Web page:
A changing workforce, distracted driving and emerging technologies are among the reasons why transportation leaders believe their world is becoming riskier.
These are among the findings presented in the 2017 Travelers Risk Index, the insurance company’s annual report on how uncertain our world is.
Transportation leaders tend to have a dimmer view of the world than other Americans.
According to Travelers, consumers and business leaders’ outlook on risk has been steadily improving since it began this annual report in 2013. But more transportation leaders see risk in their environment than other business leaders: 45% of transportation leaders believe their environment is becoming riskier compared to 37% of businesses overall, according to the Risk Index.
Transportation industry executives and business owners’ biggest concern is fluctuations in oil and energy costs – 57% cited it as a concern, compared to 31% of all business leaders.
More than half (52%) of the transportation industry is concerned about complying with government regulations, compared to 47% of all businesses.
Citing an aging workforce and the potential for road fatigue, more transportation leaders (43%) than other business leaders (38%) are concerned about a changing workforce over the next five years.
Attracting and retaining employees also concerns transportation companies. Specific concerns include the cost/time involved in training, the ability to keep talent in a competitive labor market, and the ability to attract and hire qualified workers.
More than half of transportation companies (57%) are concerned about driving accidents caused by employees (compared to 32% of all businesses). Distracted driving, inexperience and the general health of the workforce were the chief reasons for the accident concerns, according to the risk report.
With more than half of transportation companies (52%) reporting the use of personal vehicles for business, 56% are worried about potential business liability if an employee is in an accident while using a personal vehicle for business.
A concern that all industries appear to share is legal liability. In transportation, 56% of leaders cited it as a concern; a worry that 51% of all business leaders share.
When looking into the future, transportation companies expect the changing workforce, energy dynamics, and driverless vehicles to present the most significant emerging risks over the next three to five years, according to Travelers.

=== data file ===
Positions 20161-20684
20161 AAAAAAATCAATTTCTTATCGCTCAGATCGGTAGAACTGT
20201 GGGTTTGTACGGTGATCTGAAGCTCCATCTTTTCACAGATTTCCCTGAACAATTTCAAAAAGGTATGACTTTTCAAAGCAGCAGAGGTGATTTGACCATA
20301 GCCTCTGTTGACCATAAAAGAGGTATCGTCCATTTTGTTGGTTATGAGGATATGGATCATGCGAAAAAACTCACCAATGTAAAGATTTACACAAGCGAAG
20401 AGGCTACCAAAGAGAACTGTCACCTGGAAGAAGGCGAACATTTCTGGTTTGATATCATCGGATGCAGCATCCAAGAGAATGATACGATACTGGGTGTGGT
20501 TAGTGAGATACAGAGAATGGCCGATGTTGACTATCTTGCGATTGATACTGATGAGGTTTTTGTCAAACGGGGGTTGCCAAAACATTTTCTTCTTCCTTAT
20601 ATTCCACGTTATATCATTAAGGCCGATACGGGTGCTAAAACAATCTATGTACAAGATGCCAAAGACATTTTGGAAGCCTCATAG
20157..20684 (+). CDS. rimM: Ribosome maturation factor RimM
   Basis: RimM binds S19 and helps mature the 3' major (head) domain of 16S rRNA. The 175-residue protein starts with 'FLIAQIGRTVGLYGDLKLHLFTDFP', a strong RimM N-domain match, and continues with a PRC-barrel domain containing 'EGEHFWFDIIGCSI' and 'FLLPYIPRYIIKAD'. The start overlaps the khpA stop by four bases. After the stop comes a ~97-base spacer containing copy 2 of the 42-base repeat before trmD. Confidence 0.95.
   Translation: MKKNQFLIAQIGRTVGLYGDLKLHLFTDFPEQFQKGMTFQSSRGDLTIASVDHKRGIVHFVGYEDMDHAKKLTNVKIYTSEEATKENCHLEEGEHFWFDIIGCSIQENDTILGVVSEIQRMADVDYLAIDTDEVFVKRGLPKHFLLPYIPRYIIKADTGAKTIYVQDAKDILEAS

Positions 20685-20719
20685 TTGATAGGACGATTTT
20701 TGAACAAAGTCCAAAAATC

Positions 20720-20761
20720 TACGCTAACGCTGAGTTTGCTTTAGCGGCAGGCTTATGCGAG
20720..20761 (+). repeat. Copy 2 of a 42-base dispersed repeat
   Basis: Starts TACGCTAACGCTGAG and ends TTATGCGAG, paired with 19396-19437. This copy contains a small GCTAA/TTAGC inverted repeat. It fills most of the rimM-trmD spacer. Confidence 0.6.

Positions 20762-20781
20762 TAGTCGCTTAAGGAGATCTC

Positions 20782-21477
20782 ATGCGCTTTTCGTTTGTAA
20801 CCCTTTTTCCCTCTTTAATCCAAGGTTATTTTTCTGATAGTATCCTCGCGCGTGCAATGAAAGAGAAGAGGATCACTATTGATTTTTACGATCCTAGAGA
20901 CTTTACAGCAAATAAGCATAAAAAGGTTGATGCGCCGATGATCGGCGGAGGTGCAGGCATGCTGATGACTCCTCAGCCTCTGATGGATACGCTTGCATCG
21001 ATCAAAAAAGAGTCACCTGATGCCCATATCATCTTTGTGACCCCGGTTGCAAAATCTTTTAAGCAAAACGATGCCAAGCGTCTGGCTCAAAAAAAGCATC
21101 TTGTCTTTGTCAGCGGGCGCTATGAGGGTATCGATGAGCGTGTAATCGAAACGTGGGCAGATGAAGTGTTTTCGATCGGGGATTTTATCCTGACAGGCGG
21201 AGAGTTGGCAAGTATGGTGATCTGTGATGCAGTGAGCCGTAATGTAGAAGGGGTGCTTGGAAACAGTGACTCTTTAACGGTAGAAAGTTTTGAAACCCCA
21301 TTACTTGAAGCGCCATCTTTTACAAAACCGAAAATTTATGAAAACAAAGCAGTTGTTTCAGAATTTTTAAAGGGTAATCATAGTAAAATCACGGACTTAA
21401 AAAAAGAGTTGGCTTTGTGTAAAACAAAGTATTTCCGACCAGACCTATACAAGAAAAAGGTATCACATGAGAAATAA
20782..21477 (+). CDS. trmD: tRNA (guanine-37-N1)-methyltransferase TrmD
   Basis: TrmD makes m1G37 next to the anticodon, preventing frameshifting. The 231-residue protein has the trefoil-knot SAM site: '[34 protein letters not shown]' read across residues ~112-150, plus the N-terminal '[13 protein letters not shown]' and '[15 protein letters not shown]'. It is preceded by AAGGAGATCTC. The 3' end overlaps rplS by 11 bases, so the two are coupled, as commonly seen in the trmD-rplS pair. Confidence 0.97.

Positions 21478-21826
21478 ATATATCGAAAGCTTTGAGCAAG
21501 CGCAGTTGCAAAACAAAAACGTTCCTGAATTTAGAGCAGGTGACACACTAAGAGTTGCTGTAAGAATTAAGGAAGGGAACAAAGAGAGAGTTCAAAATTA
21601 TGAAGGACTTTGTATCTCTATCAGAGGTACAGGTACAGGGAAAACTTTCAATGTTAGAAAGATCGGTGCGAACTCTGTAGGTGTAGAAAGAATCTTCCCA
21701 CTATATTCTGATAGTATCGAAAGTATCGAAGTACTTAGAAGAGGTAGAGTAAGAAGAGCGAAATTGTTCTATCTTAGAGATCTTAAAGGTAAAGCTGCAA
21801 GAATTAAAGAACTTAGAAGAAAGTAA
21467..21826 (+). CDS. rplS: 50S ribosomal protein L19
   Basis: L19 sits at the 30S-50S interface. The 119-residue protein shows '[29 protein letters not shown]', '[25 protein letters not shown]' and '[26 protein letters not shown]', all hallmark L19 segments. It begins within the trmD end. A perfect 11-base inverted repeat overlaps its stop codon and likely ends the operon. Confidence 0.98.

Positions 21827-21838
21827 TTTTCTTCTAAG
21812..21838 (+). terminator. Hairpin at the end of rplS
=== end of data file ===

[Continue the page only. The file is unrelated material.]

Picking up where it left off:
Telematics and other technological innovations have the potential to protect their business, some transportation executives said, but they must be right-sized.
The 40-page risk index report is based on two studies by Travelers and Hart Research Associates. The objective to identify “perceptions of risk” by American consumers and businesses, according to the insurance company. It then uses the data to figure out what steps could mitigate the risks.
The first study, conducted in January, surveyed 1,203 executives and business risk managers across businesses of all sizes; the second, done in April, asked 1,016 consumers (18 to 69 years old) about the risks they face in daily life.
This year, 52% of consumers think the world is getting riskier, compared with 56% in 2016 and 63% in 2013; fewer businesses (37%) perceive the business environment is getting more precarious, compared with 41% who thought so in 2016 and 44% in 2015. Despite the improvement, however, respondents indicate there is still plenty to worry about.
Consumers and businesses shared seven key concerns, according to Travelers:
Financial worries: It is the top shared fear of American consumers and business leaders.
Cyber threats: Driven by the interconnected world and the Internet of Things, both groups increasingly worry about suffering a cyber-attack on their financial accounts and personal or proprietary data.
Distracted driving: Businesses and consumers are both worried about distracted driving -- particularly about drivers using personal technology. They also see the potential for distracted driving by themselves or employees driving company vehicles to cause accidents. Businesses also worry about liability risks associated with employees driving their personal vehicles for business.
Changing workforce: Consumers, and the business leaders who employ them, are worried about the American workforce and it seems to be centered on the Baby Boomers leaving the workforce and the Millennials entering it. Businesses are concerned about managing the changing workforce while also identifying, attracting and retaining the talent they need. The workers are worried about having the skills in demand today.
Emerging technology: Consumers and businesses are both weighing the risks and opportunities of new technologies. For business owners and executives, new tech is seen as an opportunity and risk. Consumers are concerned about smart home technology, the sharing economy, and the potential risks and liabilities associated with them.
Extreme weather: Businesses continue to worry about how weather can cause business interruptions. Two in five consumers sense an increase in severe weather.
Safety: Businesses worry about safety issues with inexperienced drivers, opioid abuse, and worker injury and recovery – especially those in high-risk industries such as transportation, manufacturing, construction and health care. Personal safety is one of the top concerns after financial worries for American consumers. Rising crime and terrorism are among the specific concerns of consumers surveyed. Women are more likely to worry about most types of risks, but particularly those relating to their physical safety and transportation and travel concerns.